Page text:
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WATCH: NBA Blocks People From Being Able To Order ‘FreeHongKong’ Customizable Jerseys
HONG KONG - 2019/04/06: In this photo illustration a American National Basketball Association (NBA) men's professional basketball league logo is seen on an Android mobile device with People's Republic of China flag in the background.
Budrul Chukrut/SOPA Images/LightRocket via Getty Images

The National Basketball Association’s online store blocked people from being able to order customizable jerseys that featured “FreeHongKong” as the name on the back of the Jersey.

Sports commentator Clay Travis posted a video to Twitter that showed the NBA blocking the jersey when the name entered was “FreeHongKong” but not when the name was “FreeHongKonu” thus showing that it had nothing to do with the number of characters on the jersey.

The Daily Wire received the same message when attempting to purchase a jersey that stated “FreeHongKong.” The message that the NBA store auto-populates states, “We are unable to customize this item with the text you have entered. Please try a different entry.”


Sen. Rick Scott responded to the tweet, writing, “More evidence of the @NBA’s shameful cowardice and unwillingness to stand up for human rights in China. This is mind-boggling. The NBA and its players have chosen profits over human rights. They’re siding with Xi and the CCP over those fighting for their freedom.”

Sen. Josh Hawley (R-MO) tweeted: “Of course – @NBA Incorporated doesn’t dare offend the paymasters in #Beijing!”

Rep. Michael Waltz (R-FL) tweeted: “The NBA makes BILLIONS of dollars in #China. No wonder it’s afraid to stand up to the #CCP and fight for the millions of people being persecuted in #HongKong right now — because it’s deep in the CCP’s pocketbook. The NBA should side with freedom, not oppression! #FreeHongKong”

The Washington Free Beacon tested numerous different phrases and found that the NBA allegedly allowed these phrases to be printed on their jerseys:

  • NINE 11 HOAX

The Daily Wire was able to verify the majority of those with “F**kHongKong” being the only phrase that did not work when attempted which might be an indicator that the NBA intervened after seeing reports surface online. The NBA store also allegedly allowed other heinous statements to be printed on their jerseys, including statements advocating for violence against Jews and police officers.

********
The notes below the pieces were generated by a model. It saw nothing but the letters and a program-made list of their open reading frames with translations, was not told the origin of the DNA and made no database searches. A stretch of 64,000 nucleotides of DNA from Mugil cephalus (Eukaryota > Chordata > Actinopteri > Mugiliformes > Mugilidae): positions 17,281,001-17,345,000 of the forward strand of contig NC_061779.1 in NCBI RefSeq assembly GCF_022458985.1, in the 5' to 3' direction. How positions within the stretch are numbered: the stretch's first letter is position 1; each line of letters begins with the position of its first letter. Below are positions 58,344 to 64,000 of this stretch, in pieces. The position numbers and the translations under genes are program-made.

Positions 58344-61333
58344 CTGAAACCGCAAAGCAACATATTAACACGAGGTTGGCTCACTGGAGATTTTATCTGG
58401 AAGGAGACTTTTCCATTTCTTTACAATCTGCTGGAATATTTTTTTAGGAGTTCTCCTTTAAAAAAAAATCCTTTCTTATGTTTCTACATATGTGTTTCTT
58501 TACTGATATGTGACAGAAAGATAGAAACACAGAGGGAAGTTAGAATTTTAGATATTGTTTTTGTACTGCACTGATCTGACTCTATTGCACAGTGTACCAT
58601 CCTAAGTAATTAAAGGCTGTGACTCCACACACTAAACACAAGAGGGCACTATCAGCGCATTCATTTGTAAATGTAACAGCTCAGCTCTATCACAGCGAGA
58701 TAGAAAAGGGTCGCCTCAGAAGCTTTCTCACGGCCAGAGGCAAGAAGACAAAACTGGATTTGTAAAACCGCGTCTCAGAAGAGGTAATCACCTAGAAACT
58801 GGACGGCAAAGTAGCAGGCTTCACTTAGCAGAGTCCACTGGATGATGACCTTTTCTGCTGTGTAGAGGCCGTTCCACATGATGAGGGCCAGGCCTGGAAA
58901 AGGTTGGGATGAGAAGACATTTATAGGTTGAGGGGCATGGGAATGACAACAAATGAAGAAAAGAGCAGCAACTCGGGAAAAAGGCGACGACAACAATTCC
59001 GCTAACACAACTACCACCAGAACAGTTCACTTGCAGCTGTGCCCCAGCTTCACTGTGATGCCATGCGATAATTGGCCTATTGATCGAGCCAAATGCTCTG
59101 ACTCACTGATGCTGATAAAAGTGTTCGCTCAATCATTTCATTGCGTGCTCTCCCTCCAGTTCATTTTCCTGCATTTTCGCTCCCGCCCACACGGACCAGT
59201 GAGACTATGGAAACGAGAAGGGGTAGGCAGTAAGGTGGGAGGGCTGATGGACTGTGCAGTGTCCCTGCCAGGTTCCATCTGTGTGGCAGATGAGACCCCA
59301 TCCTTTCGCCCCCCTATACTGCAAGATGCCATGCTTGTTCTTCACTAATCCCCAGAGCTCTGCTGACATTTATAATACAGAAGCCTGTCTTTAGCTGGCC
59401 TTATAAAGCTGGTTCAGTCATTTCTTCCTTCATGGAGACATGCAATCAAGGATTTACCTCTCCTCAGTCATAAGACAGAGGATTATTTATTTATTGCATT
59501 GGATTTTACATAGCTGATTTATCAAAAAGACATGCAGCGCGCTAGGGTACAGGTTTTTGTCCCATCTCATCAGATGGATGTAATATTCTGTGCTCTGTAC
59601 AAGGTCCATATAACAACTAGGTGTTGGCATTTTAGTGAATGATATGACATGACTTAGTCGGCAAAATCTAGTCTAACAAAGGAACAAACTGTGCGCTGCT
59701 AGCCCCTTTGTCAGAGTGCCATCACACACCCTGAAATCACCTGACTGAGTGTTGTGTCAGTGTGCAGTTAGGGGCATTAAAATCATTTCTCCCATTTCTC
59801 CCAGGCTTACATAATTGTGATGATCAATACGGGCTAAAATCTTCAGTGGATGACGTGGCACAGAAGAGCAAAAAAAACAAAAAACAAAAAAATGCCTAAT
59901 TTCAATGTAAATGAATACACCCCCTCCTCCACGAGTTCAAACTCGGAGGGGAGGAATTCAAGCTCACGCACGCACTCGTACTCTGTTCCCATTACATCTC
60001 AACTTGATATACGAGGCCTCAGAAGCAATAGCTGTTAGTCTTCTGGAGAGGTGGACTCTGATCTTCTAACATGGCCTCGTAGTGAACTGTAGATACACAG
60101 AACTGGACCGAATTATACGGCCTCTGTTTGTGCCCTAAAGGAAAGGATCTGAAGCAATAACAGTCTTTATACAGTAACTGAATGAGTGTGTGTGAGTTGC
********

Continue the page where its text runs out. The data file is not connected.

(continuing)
Daily Caller reporter David Hookstead called the NBA store and allegedly confirmed with an employee that he could not get a jersey that stated “FreeHongKong” but could get a jersey that stated “KillCops.”

NBA Commissioner Adam Silver reportedly said last year that he was “proud” of “the sentiment” that people have who view the NBA as “the wokest professional sports league” and said that “political speech” from the players is protected by the league.

New York Times columnist Bari Weiss wrote the following about the NBA last year:

Absolutely, that is, unless the subject of that political speech is the Chinese Communist Party, which presents perhaps the greatest strategic threat to our freedoms of any regime in the world. On that subject, Mr. Silver and the league he runs are shamefully silent.

A stunning instance of N.B.A. acquiescence to Beijing began on Friday evening when Daryl Morey, the general manager of the Houston Rockets, put out a tweet expressing support for Hong Kong’s democracy movement: “Fight for freedom. Stand with Hong Kong.” You might assume that the wokest professional sports league — this is a business, after all, that pulled its all-star game out of Charlotte, N.C., in 2017 because of that state’s anti-transgender bathroom bill — would see human rights, representative democracy and freedom of conscience as core virtues. But you would be wrong.

The Morey tweet, though promptly deleted, went viral in China, where outrage from sponsors and fans was fast and furious. But the swiftness with which the N.B.A. bent its knee to Chinese sensitivities was truly breathtaking for a league that prides itself on a “sense of an obligation, social responsibility, a desire to speak up directly about issues that are important,” as Mr. Silver has boasted. Perhaps the fact as many as 500 million Chinese watched at least one N.B.A. game last season and the N.B.A.’s business operations there are valued at more than $4 billion had something to do with it.

NBA star LeBron James cowered to the Chinese Communist Party (CCP) after the incident, suggesting that those with pro-Hong Kong views were not “educated” and saying that there were “negatives” that come with having freedom of speech.

“We all talk about this freedom of speech, yes, we all do have freedom of speech but at times there are ramifications for the negative that can happen when you’re not thinking about others and you’re only thinking about yourself,” James said. “I don’t want to get into a … feud with Daryl Morey, but I believe he wasn’t educated on the situation at hand and he spoke. So many people could have been harmed, not only financially, but physically, emotionally, and spiritually.”

“So, just be careful what we tweet and say and what we do even though, yes, we do have freedom of speech there can be a lot of negatives that comes with that too,” James concluded.

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